In and out the dusty bluebells

My son and daughter-in-law have been getting about in the US and have sent me this teasing picture from the Harvard Museum of Natural History.  The leaves were made of glass by a pair of German glass workers from the turn of the previous century..

glass leaves

It was extremely windy here today and as I only have 27 miles to go before the end of the month to meet my interim target, I decided not to cycle in the gale but to put the day to good use in getting tasks off my to do list and onto to my (phew) have done list instead.   I managed to do three tasks (tickets, publicity photos and minutes of a meeting) regarding our forthcoming concert and that eased my mind a lot.  I still have two musical task to complete and then my conscience will be completely clear.

I wouldn’t like you to think that I am a slave toiling at a wheel.  I still had plenty of time to make and drink coffee, watch birds and wander round the garden, although I couldn’t find time for the crossword until late in the day.

Before I settled to my tasks, I received a phone call.  I had met Elaine at the concert on Sunday and she had told me that I just had to come and take a picture of something that amused her.  I told her to ring me when it was convenient for her to show me the thing and to be hones, I hadn’t expected to hear from her so it was a surprise when she said that now was the moment.  I got my camera and cycled up to meet her at the Thomas Hope Hospital.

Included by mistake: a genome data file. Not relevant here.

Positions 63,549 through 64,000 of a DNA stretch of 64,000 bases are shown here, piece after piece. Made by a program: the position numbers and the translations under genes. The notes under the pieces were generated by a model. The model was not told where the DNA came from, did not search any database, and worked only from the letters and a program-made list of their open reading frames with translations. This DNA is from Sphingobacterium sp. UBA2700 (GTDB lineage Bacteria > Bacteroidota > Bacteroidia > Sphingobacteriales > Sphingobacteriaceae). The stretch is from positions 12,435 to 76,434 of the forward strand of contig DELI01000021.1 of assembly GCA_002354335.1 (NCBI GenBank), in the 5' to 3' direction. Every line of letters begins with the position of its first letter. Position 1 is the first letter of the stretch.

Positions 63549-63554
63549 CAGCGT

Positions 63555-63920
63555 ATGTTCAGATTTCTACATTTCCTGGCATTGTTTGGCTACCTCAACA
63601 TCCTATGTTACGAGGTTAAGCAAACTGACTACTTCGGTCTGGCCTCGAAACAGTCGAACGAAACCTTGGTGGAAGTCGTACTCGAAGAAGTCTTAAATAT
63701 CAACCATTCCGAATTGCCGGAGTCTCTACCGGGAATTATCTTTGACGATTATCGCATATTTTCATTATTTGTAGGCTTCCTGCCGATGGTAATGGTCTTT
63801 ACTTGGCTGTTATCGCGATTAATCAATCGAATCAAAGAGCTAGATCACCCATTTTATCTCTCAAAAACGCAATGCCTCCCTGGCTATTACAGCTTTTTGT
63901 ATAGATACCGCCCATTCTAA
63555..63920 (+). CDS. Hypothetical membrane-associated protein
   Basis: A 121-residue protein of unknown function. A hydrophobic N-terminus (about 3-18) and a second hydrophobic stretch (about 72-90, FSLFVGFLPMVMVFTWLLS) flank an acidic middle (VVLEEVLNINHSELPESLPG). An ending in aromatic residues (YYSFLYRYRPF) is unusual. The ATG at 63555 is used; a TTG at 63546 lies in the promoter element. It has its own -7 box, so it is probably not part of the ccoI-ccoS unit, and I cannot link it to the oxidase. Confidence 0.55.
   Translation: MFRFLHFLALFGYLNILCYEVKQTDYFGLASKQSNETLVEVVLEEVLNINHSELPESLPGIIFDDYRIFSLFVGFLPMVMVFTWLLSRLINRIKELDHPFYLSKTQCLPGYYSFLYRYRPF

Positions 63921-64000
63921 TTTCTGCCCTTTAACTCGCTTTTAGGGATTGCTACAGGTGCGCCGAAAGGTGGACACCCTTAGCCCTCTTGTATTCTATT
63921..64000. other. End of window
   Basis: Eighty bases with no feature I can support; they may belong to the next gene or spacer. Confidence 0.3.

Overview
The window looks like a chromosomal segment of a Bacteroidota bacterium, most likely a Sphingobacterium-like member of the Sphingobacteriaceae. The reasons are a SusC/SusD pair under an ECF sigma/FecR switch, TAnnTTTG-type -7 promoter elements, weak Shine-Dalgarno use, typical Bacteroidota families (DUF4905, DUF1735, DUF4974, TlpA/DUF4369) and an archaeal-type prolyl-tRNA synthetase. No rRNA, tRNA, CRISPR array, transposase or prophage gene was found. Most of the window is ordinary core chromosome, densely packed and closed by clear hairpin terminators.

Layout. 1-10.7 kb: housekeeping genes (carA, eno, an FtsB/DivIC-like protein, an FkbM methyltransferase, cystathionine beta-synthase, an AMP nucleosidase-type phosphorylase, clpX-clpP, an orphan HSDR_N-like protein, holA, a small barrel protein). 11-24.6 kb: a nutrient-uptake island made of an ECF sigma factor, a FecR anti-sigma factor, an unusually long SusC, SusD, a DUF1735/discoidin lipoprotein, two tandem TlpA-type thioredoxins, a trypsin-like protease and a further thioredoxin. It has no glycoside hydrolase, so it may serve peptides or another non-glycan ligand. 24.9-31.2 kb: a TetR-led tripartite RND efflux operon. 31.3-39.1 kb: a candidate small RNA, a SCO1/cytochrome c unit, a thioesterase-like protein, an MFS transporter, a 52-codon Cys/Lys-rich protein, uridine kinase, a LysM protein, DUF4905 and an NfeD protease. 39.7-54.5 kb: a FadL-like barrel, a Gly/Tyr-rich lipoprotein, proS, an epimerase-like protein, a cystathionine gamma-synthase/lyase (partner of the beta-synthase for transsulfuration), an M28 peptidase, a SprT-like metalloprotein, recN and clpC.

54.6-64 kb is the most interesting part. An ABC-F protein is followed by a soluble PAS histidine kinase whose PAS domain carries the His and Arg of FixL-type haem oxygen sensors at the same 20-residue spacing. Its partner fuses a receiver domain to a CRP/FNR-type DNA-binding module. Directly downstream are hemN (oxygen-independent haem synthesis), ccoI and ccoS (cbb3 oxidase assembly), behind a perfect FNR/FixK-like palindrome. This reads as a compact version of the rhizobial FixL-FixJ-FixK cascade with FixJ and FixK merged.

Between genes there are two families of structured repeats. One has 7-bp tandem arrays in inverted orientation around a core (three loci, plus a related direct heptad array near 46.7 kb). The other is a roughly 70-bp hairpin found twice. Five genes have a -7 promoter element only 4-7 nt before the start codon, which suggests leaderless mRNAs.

She told me that she had been sitting in her car waiting for her husband to come out after having some treatment when she felt that someone was watching her.  She finally realised that it was a strange looking man with a moustache.  Here he is.

Thomas Hope man

An MI6 spy if I mistake me not  complete with a James Bond communication gizmo on his hat.  I was amused too.

As I used the opportunity of being near the cheese shop to buy a couple of tasty items, the journey proved well worth while.

During the morning, I had a couple of turns about the garden and found a red(-ish), white and blue display both times.

Rhodie, white bluebell and geranium
Rhododendron, white bluebell and geranium
Anemone, star of Bethlehem and cornflower
Anemone, star of Bethlehem and cornflower

I love the cornflowers but Mrs Tootlepedal regards them as ill mannered garden thugs.

I had completed my tasks by lunchtime and I was able to enjoy the excellent soup prepared by Mrs Tootlepedal in a peaceful state of mind.  I am eating very well at the moment thanks to Mrs Tootlepedal catering for her mother as well as for me.

After lunch, I shot a pair of warring siskins…

warring siskins

…and then I discharged another task which I had acquired during the morning.  Cat had  rung me up and asked if I could fill the bird feeders at the Moorland Feeding Station. This was no hardship at all and Mrs Tootlepedal and her mother came up with me and enjoyed a little bird watching from the comfort of the car while I sat behind the screen after I had filled the feeders.